7 Things You Might Not Know About Working for a Nonprofit


For the last six years, I’ve worked in the social sector, or as most people know it, the nonprofit world. Technically speaking, I never actually worked for a nonprofit—I was employed at two prominent foundations—but there are many similarities, and of course, because we were serving and partnering with nonprofits, I was knee deep in that world.

Just like any other job, there are certain things that everyone hears about: lower pay, sometimes longer hours, smaller staff and budget, and dealing with supporters who want to know more and more about how their donations are used for your cause. Dirty words like “overhead” and buzzwords like “innovation” are plentiful in the nonprofit world, and new memes and Tumblrs are popping up every day to add a touch of humor to the daily adventures of a do-gooder.

But don’t think you’ve got it covered—take a look below at seven things you probably didn’t realize about working at a nonprofit:

1 / Nonprofit staff grow tired of doing good, too.

People joke that leaving the social sector to go corporate is going to the “dark side.” But just like you can get burnt out in a desk job at a big firm or tech company, we nonprofit folks can also reach a point where we no longer feel challenged or fulfilled. Sometimes we just want to take a break from doing good, and do something different. (What I’m doing now!)

2 / You can get paid well.

Nonprofit doesn’t always equal a low salary. Some larger nonprofits and foundations offer very competitive salaries, even for mid-level positions. Also, many organizations provide excellent benefits like more vacation time, great health insurance and credits for transportation or fitness activities.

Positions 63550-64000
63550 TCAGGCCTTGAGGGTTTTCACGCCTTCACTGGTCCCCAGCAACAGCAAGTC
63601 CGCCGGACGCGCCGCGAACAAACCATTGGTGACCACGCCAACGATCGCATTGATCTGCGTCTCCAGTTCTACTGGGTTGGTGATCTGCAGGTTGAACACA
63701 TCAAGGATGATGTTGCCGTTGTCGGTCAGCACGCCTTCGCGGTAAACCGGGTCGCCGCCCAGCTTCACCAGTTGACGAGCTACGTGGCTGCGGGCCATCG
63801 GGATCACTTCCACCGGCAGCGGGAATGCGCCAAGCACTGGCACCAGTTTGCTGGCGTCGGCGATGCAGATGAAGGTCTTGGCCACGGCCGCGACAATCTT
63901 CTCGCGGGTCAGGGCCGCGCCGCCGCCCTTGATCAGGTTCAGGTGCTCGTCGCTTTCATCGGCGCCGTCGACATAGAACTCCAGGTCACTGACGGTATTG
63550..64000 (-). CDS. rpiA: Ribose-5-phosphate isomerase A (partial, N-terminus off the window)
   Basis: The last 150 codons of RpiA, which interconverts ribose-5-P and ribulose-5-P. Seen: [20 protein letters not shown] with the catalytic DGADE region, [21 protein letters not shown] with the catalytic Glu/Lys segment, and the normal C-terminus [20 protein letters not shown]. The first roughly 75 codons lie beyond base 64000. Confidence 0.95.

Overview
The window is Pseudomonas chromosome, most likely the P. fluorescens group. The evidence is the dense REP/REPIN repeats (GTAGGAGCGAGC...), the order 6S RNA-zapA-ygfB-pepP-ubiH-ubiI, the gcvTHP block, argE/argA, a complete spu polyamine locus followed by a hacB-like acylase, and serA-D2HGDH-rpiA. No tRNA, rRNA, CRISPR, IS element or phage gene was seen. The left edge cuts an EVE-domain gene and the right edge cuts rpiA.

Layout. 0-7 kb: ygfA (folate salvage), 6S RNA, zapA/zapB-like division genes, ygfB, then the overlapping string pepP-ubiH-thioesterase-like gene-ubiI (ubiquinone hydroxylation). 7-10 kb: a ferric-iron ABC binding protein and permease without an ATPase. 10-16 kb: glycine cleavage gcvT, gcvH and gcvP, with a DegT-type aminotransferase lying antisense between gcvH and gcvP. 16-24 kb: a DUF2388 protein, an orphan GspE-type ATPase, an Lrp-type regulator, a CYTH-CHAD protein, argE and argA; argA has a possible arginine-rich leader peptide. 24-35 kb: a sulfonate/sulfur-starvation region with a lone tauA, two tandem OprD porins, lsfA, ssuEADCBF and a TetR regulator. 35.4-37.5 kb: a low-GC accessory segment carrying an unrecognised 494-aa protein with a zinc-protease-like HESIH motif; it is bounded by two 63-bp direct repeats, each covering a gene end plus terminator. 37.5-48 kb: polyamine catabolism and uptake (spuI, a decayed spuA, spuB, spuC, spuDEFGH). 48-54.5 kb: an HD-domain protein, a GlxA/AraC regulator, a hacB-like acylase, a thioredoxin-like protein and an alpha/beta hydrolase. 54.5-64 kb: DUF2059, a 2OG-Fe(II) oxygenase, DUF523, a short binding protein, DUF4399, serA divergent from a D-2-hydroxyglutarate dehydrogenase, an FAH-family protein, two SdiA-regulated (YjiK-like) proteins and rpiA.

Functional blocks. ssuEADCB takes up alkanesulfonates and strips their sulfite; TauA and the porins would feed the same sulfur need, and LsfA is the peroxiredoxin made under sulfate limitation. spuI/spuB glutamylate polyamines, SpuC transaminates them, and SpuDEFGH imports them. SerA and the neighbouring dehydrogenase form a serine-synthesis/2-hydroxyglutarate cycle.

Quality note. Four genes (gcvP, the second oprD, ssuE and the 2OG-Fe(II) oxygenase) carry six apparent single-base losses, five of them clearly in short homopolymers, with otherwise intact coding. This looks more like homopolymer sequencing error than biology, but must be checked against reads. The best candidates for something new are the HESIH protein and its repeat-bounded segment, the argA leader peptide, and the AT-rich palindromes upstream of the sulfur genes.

3 / Awesome opportunities are everywhere.

In my first month of working for an international development foundation, I met our founder, Ted Turner, and helped to host events at MTV studios and the New York Stock Exchange. In my most recent job, I had the pleasure of working for the founder of AOL, Steve Case, and met inspirational social good and technology leaders like Barbara Bush (the daughter), Jen Palhka, Scott Case and more.

4 / Limited budget doesn’t always mean limitations.

I was fortunate to work at two foundations that really knew how to make the most of its resources. Everyone was always surprised at how much we accomplished with our small staff and budget. The secret to successful marketing campaigns with deep impact for many nonprofits is an empowered staff that thinks creatively, is flexible, and forms strong partnerships.

5 / There are no true business hours.

Unlike stores and corporations that can close at 5 p.m. and pick up at 9 a.m. the next day, people make donations at all hours and crises can happen at any time. One of the biggest challenges of working for a nonprofit, especially in communications, is that you always need to be ready to respond. Poverty, health and disaster don’t care what time zone you’re in or if you have plans after work.

6 / Egos have a place here, too.

You don’t have to be CEO of a major company or make millions of dollars to get a big head. Although people in the nonprofit sector are generally more about their work than themselves, you will still run up against colleagues who will throw you under the bus, scheme to get their next title and raise, and work only to make a name for themselves.

7 / You will meet friends and mentors for life.

At my first job at a firm for progressive nonprofit clients, I met a group of girls that I still count as some of my closest friends today, and one woman who became a mentor. In my six years in the nonprofit community, I have developed relationships with people that I know will last for years to come—some that I met online, some at conferences, or in the next cube. Get to know your colleagues and peers—they could make a huge impact in your life, and you in theirs.